Leading to chaos and confusion for all concerned.

Read more in this GoUpstate article: Part 1: Caught in the middle and Part 2: For area family, the legal wars begin and Part 3: Texas justice system now in control.

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Child Advocates Attack Routine Shackling of Florida’s Juveniles in Courtroom

Which criminal defendants are shackled in the courtroom?

In Florida, that would be juveniles, including young children facing minor charges.

Adults? Probably not.

Adults are protected by their due process rights and concern about possible prejudice in the eyes of the jury.

But most juvenile defendants are routinely shackled in Florida. Their cases will not be decided by a jury. They are treated as though they don’t have due process rights.

The Florida Bar is trying to end this practice of near-automatic shackling of kids in court. Broward and Miami-Dade counties have already altered their policies to eliminate routine shackling of juveniles.

Legislation is anticipated to initiate state-wide changes in the not-too-distant future.

Read more in this Jacksonville Financial News & Daily Record article: State examines juvenile shackling practice.

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A Different Point of View on Domestic Violence

A nonprofit association that dubs itself Respecting Accuracy in Domestic Abuse Reporting (‘RADAR’) asserts that domestic violence laws, such as the federal Violence against Women Act, actually put women at greater risk of violence than they were before the statutes were enacted.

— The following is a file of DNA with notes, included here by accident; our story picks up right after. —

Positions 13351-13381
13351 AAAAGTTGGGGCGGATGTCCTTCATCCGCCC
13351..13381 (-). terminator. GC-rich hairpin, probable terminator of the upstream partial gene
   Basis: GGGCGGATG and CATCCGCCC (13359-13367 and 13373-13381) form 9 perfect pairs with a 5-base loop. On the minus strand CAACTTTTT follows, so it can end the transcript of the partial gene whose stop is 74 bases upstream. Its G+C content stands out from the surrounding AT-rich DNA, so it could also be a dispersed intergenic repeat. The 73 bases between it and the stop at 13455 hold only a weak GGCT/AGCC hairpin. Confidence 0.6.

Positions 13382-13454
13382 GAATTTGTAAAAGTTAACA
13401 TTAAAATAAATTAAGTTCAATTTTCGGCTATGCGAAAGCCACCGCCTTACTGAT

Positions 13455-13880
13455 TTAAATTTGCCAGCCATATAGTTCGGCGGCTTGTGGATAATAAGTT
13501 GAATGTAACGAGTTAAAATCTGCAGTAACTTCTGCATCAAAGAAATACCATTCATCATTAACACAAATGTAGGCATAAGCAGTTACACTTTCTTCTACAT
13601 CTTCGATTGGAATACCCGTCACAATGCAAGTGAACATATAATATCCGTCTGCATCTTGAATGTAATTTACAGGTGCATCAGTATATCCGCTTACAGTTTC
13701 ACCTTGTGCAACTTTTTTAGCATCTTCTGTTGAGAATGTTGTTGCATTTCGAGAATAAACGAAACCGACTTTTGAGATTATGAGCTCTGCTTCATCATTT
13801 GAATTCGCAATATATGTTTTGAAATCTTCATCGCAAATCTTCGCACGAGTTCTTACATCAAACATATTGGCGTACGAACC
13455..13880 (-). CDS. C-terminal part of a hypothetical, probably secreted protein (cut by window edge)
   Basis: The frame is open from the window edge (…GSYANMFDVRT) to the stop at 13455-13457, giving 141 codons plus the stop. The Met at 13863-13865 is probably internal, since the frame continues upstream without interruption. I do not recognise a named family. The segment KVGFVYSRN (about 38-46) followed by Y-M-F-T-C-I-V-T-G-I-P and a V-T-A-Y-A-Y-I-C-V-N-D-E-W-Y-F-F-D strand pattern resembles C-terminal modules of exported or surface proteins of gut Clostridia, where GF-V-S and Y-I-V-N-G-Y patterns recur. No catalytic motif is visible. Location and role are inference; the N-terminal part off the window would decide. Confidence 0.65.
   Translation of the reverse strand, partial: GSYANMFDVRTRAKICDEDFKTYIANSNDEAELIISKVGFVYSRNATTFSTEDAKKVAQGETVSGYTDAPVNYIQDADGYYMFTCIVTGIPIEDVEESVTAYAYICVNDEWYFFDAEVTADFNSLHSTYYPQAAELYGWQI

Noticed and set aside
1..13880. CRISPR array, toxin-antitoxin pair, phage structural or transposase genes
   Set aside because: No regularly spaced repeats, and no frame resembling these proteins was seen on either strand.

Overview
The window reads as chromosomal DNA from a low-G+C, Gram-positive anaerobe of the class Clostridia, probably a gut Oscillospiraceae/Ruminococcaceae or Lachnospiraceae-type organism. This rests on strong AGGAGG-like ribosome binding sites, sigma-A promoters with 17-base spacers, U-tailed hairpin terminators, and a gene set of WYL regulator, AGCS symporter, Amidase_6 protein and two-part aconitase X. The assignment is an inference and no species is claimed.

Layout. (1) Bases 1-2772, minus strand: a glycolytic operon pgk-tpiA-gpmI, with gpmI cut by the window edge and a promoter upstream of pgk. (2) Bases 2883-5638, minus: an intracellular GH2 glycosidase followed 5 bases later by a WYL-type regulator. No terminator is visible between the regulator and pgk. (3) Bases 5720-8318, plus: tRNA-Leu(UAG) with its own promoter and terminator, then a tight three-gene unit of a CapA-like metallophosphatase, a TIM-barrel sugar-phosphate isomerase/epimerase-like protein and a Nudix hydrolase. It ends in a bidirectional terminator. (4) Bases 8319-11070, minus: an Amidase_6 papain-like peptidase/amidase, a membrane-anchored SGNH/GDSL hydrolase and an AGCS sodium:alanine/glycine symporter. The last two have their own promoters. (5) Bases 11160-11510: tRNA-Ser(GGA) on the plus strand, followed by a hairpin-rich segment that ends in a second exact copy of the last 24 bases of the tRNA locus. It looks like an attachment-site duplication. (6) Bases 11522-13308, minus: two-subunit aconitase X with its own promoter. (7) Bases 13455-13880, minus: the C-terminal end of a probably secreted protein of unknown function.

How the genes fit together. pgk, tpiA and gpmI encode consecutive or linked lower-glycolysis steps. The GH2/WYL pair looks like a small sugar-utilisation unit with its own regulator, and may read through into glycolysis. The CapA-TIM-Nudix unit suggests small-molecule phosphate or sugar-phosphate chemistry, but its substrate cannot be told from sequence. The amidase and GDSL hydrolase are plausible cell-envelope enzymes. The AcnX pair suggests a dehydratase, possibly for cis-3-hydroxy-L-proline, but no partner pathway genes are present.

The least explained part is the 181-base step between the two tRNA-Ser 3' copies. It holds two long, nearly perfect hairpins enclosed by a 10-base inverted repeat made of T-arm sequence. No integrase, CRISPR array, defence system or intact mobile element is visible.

The organization further attributes to such laws the growing number of arrests of women on domestic violence charges and the rising number of protective orders taken out against women.

The group contends that domestic violence laws represent a governmental intrusion into people’s private lives and violate civil liberties, all for limited benefits.

According to a press release, the nonprofit characterizes itself as nonpartisan.

Read more about the association’s minority viewpoint in this PR Newswire press release: Domestic Violence Programs Lack Effectiveness and May Harm Women, Report Concludes and on the RADAR organization’s website.

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NY: Collaborative Family Law Meets with the Land of Fault-Grounded Divorce

Despite rumors of change on the horizon, New York state still hasn’t adopted “no fault divorce”.

But, despite the seeming inconsistencies, the chief judge has announced a planned collaborative family law center. Its goal: faster, cheaper, friendlier divorces.

There is even anticipated to be free legal services for participants who can’t afford attorneys of their own. That would represent a new variation of collaborative family law.

Under current New York law, however, divorcing parties are still facing a long haul, first through collaborative family law efforts to reach an agreement, then through a year of separation under the agreement reached.

Read more in this New York Times article: Chief Judge Plans Center to Ease Divorce Process.